For example, index two documents with geopoints:

PUT testindex1/_doc/1
{
  "point": [74.00, 40.71] 
}

PUT testindex1/_doc/2
{
  "point": [73.77, -69.63] 
}

Search for all documents and sort them by the distance from the provided point:

GET testindex1/_search
{
  "sort": [
    {
      "_geo_distance": {
        "point": [59, -54],
        "order": "asc",
        "unit": "km",
        "distance_type": "arc",
        "mode": "min",
        "ignore_unmapped": true
      }
    }
  ],
  "query": {
    "match_all": {}
  }
}

The response contains the sorted documents:

{
  "took" : 864,
  "timed_out" : false,
  "_shards" : {
    "total" : 1,
    "successful" : 1,
    "skipped" : 0,
    "failed" : 0
  },
  "hits" : {
    "total" : {
      "value" : 2,
      "relation" : "eq"
    },
    "max_score" : null,
    "hits" : [
      {
        "_index" : "testindex1",
        "_id" : "2",
        "_score" : null,
        "_source" : {
          "point" : [
            73.77,
            -69.63
          ]
        },
        "sort" : [
          1891.2667493895767
        ]
      },
      {
        "_index" : "testindex1",
        "_id" : "1",
        "_score" : null,
        "_source" : {
          "point" : [
            74.0,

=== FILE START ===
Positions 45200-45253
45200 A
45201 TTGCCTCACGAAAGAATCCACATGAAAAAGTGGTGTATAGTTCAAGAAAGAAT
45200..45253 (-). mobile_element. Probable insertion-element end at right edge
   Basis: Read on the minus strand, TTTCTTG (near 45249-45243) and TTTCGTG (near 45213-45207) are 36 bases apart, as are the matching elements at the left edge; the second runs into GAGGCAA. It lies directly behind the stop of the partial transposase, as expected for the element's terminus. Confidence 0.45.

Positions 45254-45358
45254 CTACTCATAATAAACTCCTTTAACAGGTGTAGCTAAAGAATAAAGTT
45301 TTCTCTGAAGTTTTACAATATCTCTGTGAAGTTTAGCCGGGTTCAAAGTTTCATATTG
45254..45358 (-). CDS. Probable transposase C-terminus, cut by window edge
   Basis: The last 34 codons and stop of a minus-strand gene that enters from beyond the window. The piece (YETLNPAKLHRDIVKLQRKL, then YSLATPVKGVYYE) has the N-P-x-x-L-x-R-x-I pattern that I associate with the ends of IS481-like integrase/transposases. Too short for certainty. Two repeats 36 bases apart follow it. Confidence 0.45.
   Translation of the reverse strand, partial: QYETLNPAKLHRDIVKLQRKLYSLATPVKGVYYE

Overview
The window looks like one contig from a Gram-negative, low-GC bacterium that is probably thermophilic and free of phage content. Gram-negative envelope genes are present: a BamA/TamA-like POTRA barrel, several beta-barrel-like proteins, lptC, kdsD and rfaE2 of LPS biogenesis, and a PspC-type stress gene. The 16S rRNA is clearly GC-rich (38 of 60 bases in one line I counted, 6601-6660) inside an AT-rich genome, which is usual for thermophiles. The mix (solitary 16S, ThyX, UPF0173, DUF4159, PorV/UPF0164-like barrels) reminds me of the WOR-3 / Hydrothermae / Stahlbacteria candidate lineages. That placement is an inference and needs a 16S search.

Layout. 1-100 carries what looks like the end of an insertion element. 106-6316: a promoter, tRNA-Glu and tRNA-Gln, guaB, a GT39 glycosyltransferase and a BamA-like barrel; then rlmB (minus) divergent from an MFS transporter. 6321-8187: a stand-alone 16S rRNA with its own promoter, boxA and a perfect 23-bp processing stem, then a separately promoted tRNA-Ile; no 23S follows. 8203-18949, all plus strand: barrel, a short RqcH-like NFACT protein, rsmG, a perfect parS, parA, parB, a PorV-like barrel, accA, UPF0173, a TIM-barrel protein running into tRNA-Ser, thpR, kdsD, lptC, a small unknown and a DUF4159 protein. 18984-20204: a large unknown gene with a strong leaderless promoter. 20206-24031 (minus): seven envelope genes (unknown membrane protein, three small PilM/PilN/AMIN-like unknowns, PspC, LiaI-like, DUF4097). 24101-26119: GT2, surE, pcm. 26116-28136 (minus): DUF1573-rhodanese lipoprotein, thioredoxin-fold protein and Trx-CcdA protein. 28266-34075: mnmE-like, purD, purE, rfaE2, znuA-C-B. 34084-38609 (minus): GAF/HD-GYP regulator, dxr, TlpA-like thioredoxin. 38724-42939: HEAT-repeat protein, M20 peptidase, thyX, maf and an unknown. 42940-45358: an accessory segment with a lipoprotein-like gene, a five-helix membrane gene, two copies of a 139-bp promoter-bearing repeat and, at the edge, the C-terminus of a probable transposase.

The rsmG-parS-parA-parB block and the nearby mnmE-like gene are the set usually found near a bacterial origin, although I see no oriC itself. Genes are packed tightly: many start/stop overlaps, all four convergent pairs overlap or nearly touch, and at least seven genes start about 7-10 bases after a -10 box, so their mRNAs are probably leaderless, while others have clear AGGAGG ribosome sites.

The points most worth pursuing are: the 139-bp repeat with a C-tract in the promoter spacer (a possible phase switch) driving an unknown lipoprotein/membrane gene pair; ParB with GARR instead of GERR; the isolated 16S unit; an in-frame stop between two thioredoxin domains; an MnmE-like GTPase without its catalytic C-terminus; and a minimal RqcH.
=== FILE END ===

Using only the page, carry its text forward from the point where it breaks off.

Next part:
40.71
          ]
        },
        "sort" : [
          10628.402240213345
        ]
      }
    ]
  }
}

You can provide coordinates in any format supported by the geopoint field type. For a description of all formats, see the geopoint field type documentation.

To pass multiple geopoints to _geo_distance, use an array:

GET testindex1/_search
{
  "sort": [
    {
      "_geo_distance": {
        "point": [[59, -54], [60, -53]],
        "order": "asc",
        "unit": "km",
        "distance_type": "arc",
        "mode": "min",
        "ignore_unmapped": true
      }
    }
  ],
  "query": {
    "match_all": {}
  }
}

For each document, the sorting distance is calculated as the minimum, maximum, or average (as specified by the mode) of the distances from all points provided in the search to all points in the document.

Performance considerations

Sorted field values are loaded into memory for sorting. Therefore, for minimum overhead we recommend mapping numeric types to the smallest acceptable types, like short, integer, and float. String types should not have the sorted field analyzed or tokenized.